Padgett for the Senate

Former Knox Clerk seeks Democratic nomination

Mike Padgett, the former Knox County Clerk, says he's in the hunt for the Democratic Party nomination to run against Republican incumbent U.S. Sen. Lamar Alexander, and he has the backing of some of the state's top Democrats.

Padgett, who was term-limited out of the Clerk's office last year, says he's been out raising money and will be in the primary race no matter what former state party chairman Bob Tuke of Nashville does. Tuke has said he intends to run for the Senate seat and is making a formal announcement this week. Padgett's formal announcement will come March 4, his 59th birthday, in Knoxville, he says.

Among his supporters, Padgett says, are Randy Button, also a former state Democratic chairman, and Johnny Hayes, the former TVA director and long-time Democratic fund-raiser. His campaign chairman, Jed Brewer, is a founder, along with Button, of Blue Solutions, a Democratic grass-roots organization.

Ironically, Button is a strong supporter of Hillary Clinton for the Democratic presidential nomination, while Brewer, who was political director of Harold Ford Jr.'s Senate campaign two years ago and has worked in Gov. Bredesen's administration, is Tennessee campaign director for the Obama bid this year.

Padgett himself is on the steering committee for the Clinton campaign here, saying he agreed to serve in that capacity as a favor to former Gov. Ned McWherter. "Whichever Democrat wins the nomination, I'll support them 110 percent for president," Padgett says.

With a political base formed by winning seven elections, including school board races, as a Democrat in Republican-dominated Knox County, Padgett says he's been crossing the state, making and renewing contacts. "I know every county clerk in the state personally," he says, and those connections should help him form a county-by-county organization. As the only Democrat holding constitutional fee office in the county for 20 years, Padgett was responsible for many innovations and improvements in public service as clerk. He came under fire late in his tenure for staffing excesses, but he was the only fee officeholder who bowed to the invocation of term limits by the state Supreme Court. The others fought vainly to stay in office.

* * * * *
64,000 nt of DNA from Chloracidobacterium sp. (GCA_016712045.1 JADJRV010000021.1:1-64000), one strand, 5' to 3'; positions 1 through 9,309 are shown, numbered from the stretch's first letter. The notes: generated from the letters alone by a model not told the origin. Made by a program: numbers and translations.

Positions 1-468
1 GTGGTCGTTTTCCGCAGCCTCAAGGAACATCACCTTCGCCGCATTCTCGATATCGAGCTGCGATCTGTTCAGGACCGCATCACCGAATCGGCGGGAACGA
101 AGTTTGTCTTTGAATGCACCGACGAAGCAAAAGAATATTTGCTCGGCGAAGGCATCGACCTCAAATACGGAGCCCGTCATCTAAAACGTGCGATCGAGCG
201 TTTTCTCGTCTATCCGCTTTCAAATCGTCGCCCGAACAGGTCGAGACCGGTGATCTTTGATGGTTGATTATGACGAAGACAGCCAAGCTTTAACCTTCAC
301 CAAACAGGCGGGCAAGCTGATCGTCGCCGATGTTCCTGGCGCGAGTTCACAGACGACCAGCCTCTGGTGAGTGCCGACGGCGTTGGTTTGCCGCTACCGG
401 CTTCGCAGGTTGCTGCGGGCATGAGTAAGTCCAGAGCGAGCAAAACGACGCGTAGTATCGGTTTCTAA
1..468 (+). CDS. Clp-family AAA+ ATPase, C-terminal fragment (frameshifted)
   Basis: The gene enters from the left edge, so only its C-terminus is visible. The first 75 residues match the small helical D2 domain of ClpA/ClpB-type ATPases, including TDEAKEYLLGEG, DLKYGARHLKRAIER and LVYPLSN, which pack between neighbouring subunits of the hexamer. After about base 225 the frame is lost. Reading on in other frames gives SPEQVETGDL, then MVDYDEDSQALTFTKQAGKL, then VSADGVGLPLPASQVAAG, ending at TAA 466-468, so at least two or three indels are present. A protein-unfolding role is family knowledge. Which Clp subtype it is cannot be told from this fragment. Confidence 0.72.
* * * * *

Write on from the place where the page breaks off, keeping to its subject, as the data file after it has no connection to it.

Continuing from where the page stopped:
Some Knox County Democrats were surprised by his move. Dennis Francis, a Democratic activist and former election committee member, says when Padgett called him and told him he was running for the Senate, Francis' response was, "Against whom? [Republican state Sen.] Tim Burchett?"

When told it was for Alexander's seat, Francis says, "You could have knocked me over with a feather."

Likewise Warren Gooch, a former county Democratic Party chairman, who says he himself was contacted by some state Democrats about running for the seat and decided not to, says Padgett's decision to go for it took him by surprise.

No person has ever jumped from county clerk to the U.S. Senate in Tennessee, in political commentators Francis' and Gooch's memory, but Padgett says he's up to it.

"It's a big step but I feel very comfortable doing what I'm doing," he says. He says he welcomes a challenge from Tuke. "I like a good competitive race," he says, "giving the people of Tennessee a choice."

"People are hungry for change," Padgett says, echoing the rallying cry of national Democrats this election season, "and I want to give it to them." He says his first question to people he'll encounter in his campaign against the popular Alexander, who's won four statewide races for governor and senator and served as University of Tennessee president and U.S. Secretary of Education, is: "What's Lamar Alexander ever done for you personally?"